A study published in the Anticancer Research journal has revealed that breast cancer patients who have high vitamin D levels in their bloodstreams have a likelihood of survival that is twice that of women whose levels are low. The report was written by researchers from the University of California, San Diego School of Medicine.
Lead author of the study(i), Department of Family and Preventive Medicine professor, Cedric F. Garland, Dr.Ph, had shown in previous research that there was a higher risk of premenopausal breast cancer when low vitamin D levels were present. This pushed the researcher to discover a link between a metabolite the body produces when it uses vitamin D, 25-hydroxyvitamin D – and the survival rates for breast cancer patients.
Garland and the research team conducted a statistical analysis of five studies that recorded 25-hydroxyvitamin D levels at the time of a breast cancer diagnosis and that tracked the patients with follow-up research over the span of the nine years that followed. This involved the data from a combined 4,443 breast cancer patients.
What was determined was that the vitamin D metabolite switches on a protein vital to cell communication and that functions to stop aggressive cellular division. Therefore, provided that vitamin D levels are maintained at an adequate level, the prevention of tumor growth occurs and the cancer’s spread to the bloodstream is inhibited. It isn’t until the later stages of a tumor that vitamin D receptors are shut down, which also helps to explain why there is a higher survival rate among breast cancer patients who have higher blood levels of vitamin D.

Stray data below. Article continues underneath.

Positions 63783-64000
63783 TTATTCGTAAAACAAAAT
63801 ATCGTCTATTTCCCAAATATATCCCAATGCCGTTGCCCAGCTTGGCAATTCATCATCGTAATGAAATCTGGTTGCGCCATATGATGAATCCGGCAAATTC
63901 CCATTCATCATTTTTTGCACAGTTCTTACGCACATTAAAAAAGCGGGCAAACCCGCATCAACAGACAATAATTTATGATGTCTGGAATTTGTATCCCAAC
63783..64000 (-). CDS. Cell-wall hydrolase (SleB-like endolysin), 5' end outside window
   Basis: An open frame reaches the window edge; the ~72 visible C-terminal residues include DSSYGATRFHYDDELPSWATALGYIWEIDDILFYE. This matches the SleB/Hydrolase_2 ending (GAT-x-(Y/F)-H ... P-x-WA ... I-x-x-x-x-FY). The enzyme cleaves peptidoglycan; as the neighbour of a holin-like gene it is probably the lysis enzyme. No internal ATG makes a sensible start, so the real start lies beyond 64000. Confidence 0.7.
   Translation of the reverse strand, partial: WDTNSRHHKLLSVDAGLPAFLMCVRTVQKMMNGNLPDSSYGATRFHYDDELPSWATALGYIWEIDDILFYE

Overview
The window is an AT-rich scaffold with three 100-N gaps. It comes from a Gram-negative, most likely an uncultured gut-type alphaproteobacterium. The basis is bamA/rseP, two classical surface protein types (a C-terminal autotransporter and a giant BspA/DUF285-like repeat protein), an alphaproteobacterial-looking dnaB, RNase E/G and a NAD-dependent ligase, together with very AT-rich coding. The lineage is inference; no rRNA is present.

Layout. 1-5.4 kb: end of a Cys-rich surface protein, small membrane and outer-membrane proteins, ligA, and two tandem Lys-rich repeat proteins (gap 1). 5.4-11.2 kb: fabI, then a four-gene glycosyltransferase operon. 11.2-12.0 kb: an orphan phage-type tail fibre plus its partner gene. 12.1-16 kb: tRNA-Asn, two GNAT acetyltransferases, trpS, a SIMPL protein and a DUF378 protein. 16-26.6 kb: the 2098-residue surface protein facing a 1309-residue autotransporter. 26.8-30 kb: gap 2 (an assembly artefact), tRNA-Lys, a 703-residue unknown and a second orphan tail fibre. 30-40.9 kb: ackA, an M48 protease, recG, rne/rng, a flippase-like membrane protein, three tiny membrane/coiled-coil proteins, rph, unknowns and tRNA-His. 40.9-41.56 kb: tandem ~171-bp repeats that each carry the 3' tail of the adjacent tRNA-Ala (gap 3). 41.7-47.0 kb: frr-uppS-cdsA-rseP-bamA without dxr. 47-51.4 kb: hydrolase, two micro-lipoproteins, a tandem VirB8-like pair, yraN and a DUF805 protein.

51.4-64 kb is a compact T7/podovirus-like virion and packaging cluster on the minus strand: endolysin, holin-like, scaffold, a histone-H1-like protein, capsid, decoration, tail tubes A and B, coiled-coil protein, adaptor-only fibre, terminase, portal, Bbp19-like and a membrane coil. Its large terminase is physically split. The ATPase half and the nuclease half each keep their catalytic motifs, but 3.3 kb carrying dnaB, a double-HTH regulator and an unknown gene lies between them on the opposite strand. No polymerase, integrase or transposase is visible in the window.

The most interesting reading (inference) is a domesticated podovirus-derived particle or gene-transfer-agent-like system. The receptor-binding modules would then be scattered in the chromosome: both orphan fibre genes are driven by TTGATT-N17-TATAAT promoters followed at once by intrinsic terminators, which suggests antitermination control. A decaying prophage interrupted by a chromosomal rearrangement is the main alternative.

According to the study’s co-author, Department of Medicine Associate Professor Heather Hofflich, DO, UC San Diego, this research provides a foundation upon which vitamin D treatments to be developed to be used as an adjuvant to current typical breast cancer therapies. Further study is required before such treatments could be developed.
- (i) Meta-analysis of Vitamin D Sufficiency for Improving Survival of Patients with Breast Cancer. http://ar.iiarjournals.org/content/34/3/1163.abstract
Please visit this article to learn more about Vitamin D deficiency and what you can do about it.